The following reasons for overeating and their solutions will help you break the harmful patterns standing between you and a slimmer, healthier body.
1. You overeat because of external cues.
External cues to eat are all around us, from gas-station mini-marts to vending machines. Fast-food joints are open 24/7, and appeasing a craving is often as easy as a stroll to the corner convenience store, which used to sell staples like milk and bread but now offers everything from freshly baked oatmeal cookies to sizzling sausages.
Bust-the-cycle solutions When something you see — in an ad or at a store — triggers an urge to eat, Brownell suggests you try one of these strategies:
Move. Go for a walk or a run, or jump rope for 60 seconds.
Ride it out. A craving is like a wave: It builds, crests, then fades away. If you don’t eat, the intensity of your craving should subside.
Create a distraction. Call a friend, take a bath, read a book, listen to music.
Talk to yourself. Ask: Am I really hungry? Is it really good for me to eat this food? Is this really what I want?
Refer to your “action” list. When you discover a strategy that helps you cope with externally triggered eating, note it on a list, and refer to this list the next time you find cheese-filled-crust pizza irresistible.
2. You diet excessively (and deprive yourself).
In fact, many of us overeat because we feel starved. We diet continuously, keeping our bodies in a near-constant state of hunger. When resolve gives way to intense hunger — as it always does — we stuff ourselves. Mortified with our weight gain, we turn back to dieting, and the cycle goes on.
Resolve never to “diet” again. Instead, learn to follow your body’s own cues about when and how much to eat. Oliver-Pyatt recommends these steps:
Eat satisfying food. Instead of filling up on junk, eat healthful, nourishing foods that please your palate (e.g., whole grains, fruits, vegetables, peanut butter, nuts, yogurt). This leads to a more relaxed relationship with food and less bingeing.
Stop when you’re full. Seems obvious, but most of us continue to eat even when we’re full. Eat until your hunger is satisfied, not to clean your plate, please others or for emotional fulfillment. When you’re physically satiated, you feel energized, not guilty and angry.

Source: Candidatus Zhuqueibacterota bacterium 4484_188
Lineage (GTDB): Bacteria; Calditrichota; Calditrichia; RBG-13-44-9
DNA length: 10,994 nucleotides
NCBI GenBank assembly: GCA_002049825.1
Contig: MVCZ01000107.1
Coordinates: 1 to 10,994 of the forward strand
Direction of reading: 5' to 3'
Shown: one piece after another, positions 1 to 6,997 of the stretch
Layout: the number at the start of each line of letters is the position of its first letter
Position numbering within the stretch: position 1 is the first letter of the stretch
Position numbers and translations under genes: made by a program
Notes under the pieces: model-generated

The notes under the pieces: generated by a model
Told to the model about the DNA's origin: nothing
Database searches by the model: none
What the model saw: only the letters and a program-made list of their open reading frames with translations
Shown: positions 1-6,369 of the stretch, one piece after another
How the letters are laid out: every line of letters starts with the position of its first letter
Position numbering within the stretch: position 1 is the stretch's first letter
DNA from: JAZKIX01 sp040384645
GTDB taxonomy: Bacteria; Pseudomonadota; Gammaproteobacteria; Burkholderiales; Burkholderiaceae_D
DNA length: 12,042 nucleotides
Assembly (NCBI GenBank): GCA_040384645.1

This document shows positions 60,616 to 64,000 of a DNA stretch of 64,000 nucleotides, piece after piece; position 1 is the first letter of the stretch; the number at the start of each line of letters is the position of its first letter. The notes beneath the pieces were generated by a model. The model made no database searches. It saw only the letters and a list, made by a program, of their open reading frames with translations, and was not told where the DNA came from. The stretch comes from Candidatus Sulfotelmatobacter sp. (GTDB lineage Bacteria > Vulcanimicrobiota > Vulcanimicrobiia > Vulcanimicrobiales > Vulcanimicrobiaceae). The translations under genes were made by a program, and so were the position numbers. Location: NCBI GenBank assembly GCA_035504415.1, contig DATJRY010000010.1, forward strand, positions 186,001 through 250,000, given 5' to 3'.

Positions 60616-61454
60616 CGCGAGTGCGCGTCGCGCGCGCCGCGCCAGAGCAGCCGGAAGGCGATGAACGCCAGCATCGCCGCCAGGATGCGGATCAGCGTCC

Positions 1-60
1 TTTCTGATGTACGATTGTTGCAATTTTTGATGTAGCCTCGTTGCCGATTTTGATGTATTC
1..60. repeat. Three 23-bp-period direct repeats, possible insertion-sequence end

Trust your body’s feedback. This isn’t easy — especially for lifelong dieters — but with practice, you can learn to trust your body to tell you when it’s hungry and when it’s satisfied.
Don’t go by the clock. Eat when you’re hungry. Don’t wait until your next meal — by then you’ll be ravenous. Likewise, if it’s mealtime and you’re not hungry, don’t eat.
3. You eat to relieve stress.
When you experience stress, your body responds by unleashing the stress hormone cortisol. This is part of the “fight or flight” response, which occurs when you perceive danger — so that your physical capability to defend yourself or flee is temporarily enhanced. However, when you have chronic, unrelieved, day-after-day stress, your body remains awash in cortisol, which causes you to eat as if you’ve just done battle with an enemy.
Peeke recommends a four-step process to end the stress-overeating cycle:
Identify your stressors. Caregiving? A bitchy boss? A bad relationship that’s going nowhere?
Be aware of when it’s going to get ugly, and plan ahead, Peeke advises. If your stress-fueled food cravings generally hit at 3 p.m. on most days, for example, plan a preemptive strike at 2:45. Smear a tablespoon of peanut butter on some multigrain crackers, or throw some berries into yogurt and head off your craving before it hits.
Ask for help, find a new job, dump the bad-news boyfriend. Be proactive! If it’s that stressful, do something about it.
Walk. Exercise helps diminish your body’s stress reaction; even a five-minute walk can tame a cortisol rush.
4. You mistake emotional needs for physical hunger.
Difficult emotions cause pain, and pain sends many of us into the kitchen. When we’re dealing with a difficult emotion — loneliness, anxiety, depression — many of us turn to food for comfort and escape. When the food is in your mouth, you’ve forgotten that emotional trigger. You’ve escaped into a fantasyland where the problem is gone. You don’t want to come back, so you eat some more.”
When you do come back to the real world, however, not only do you experience the original negative emotion, but you’re also burdened with the self-loathing and guilt of being an emotional overeater. “It just keeps on going — it feeds on itself,” McCubbrey says.
Work on understanding the various emotions that are triggering your overeating:
After a binge, reflect on what contributed to it. Was it an argument with a friend or family member? Financial worries? Boredom? Spiritual emptiness?
Discover nonfood ways to cope. Write in a journal or discuss how you’re feeling with a friend. Don’t hesitate to seek the help of a therapist: “Undiagnosed depression is a major culprit in overeating,” Oliver-Pyatt says.